The SV40 T antigen has been used to generate immortalized cells from rheumatoid arthritis (RA) synovial Wbroblasts (RASFs) that are commonly used in lieu of primary RASFs. In the current study, we investigated the eVect of stimulation by tissue necrosis factor alpha (TNF-α) and interleukin 17 (IL-17) on primary and immortalized RASFs in order to gauge the appropriateness of the use of immortalized RASFs, the MH7A cell line, in the study of RA pathogenesis. Changes in the levels of secretion and expression of 8 proteins associated with RA upon stimulation were assessed by multiplex immunoassay. IL-17 stimulation had a minimal impact on protein secretion and expression for primary and immortalized cells. Basic Wbroblast growth factor (FGF-2) was not detectable for the primary cells but was detectable for the immortalized cells. In contrast, monocyte chemoattractant protein 1 (MCP-1) was detectable for primary cells but was undetectable for immortalized cells. In general, protein expression and secretion by cells stimulated with TNF-α were signiWcantly increased. For primary cells, several proteins were below the limit of detection for unstimulated cells and cells stimulated with IL-17, while levels for TNF-α-stimulated cells were within the detectable range. For the same proteins, expression was observed for immortalized cells, regardless of stimulation, suggestive of constitutive activation of the NF-KB signaling pathway. The current study therefore provides strong evidence that immortalized and primary RASFs diVer in regard to protein expression and secretion and therefore may not be appropriate for use in the study of RA pathogenesis.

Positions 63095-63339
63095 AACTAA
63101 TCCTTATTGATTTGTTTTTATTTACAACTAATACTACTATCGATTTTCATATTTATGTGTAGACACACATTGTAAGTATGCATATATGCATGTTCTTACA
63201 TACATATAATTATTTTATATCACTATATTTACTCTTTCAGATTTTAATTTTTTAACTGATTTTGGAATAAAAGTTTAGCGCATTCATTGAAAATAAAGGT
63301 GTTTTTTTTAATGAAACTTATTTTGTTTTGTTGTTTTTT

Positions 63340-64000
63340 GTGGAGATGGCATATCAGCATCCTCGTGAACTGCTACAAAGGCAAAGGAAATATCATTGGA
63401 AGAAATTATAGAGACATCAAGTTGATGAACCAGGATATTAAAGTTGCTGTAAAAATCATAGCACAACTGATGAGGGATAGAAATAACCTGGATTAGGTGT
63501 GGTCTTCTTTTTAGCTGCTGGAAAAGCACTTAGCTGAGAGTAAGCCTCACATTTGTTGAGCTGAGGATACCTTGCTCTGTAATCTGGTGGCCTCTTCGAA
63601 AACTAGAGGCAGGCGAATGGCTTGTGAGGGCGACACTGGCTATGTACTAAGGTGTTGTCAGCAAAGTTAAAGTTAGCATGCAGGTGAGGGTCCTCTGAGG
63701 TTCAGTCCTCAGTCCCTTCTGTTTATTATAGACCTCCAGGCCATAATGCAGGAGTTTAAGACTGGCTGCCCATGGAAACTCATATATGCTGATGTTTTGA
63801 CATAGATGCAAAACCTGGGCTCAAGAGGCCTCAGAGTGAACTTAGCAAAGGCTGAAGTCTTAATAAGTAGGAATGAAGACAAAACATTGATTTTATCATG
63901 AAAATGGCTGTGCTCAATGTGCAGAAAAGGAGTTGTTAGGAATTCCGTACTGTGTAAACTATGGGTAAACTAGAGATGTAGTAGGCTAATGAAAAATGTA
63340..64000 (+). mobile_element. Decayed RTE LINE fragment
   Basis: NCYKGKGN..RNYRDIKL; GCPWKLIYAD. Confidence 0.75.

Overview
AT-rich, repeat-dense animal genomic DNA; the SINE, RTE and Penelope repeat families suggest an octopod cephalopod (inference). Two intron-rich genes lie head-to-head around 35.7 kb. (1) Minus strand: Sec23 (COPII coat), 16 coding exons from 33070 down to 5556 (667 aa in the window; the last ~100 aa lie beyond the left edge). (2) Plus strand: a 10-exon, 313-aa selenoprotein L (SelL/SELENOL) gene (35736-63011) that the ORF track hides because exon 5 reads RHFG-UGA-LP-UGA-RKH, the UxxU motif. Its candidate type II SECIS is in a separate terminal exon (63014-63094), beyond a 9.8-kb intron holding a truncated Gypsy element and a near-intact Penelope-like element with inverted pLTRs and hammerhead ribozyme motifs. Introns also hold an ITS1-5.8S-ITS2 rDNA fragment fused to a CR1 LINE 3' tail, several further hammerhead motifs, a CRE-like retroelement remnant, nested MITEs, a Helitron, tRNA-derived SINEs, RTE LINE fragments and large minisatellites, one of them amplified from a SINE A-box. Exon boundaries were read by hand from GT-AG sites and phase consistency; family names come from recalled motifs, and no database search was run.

- Rheumatoid arthritis pathogenesis
- SV40 T antigen
- Synovial Wbroblasts
ASJC Scopus subject areas
- Immunology and Allergy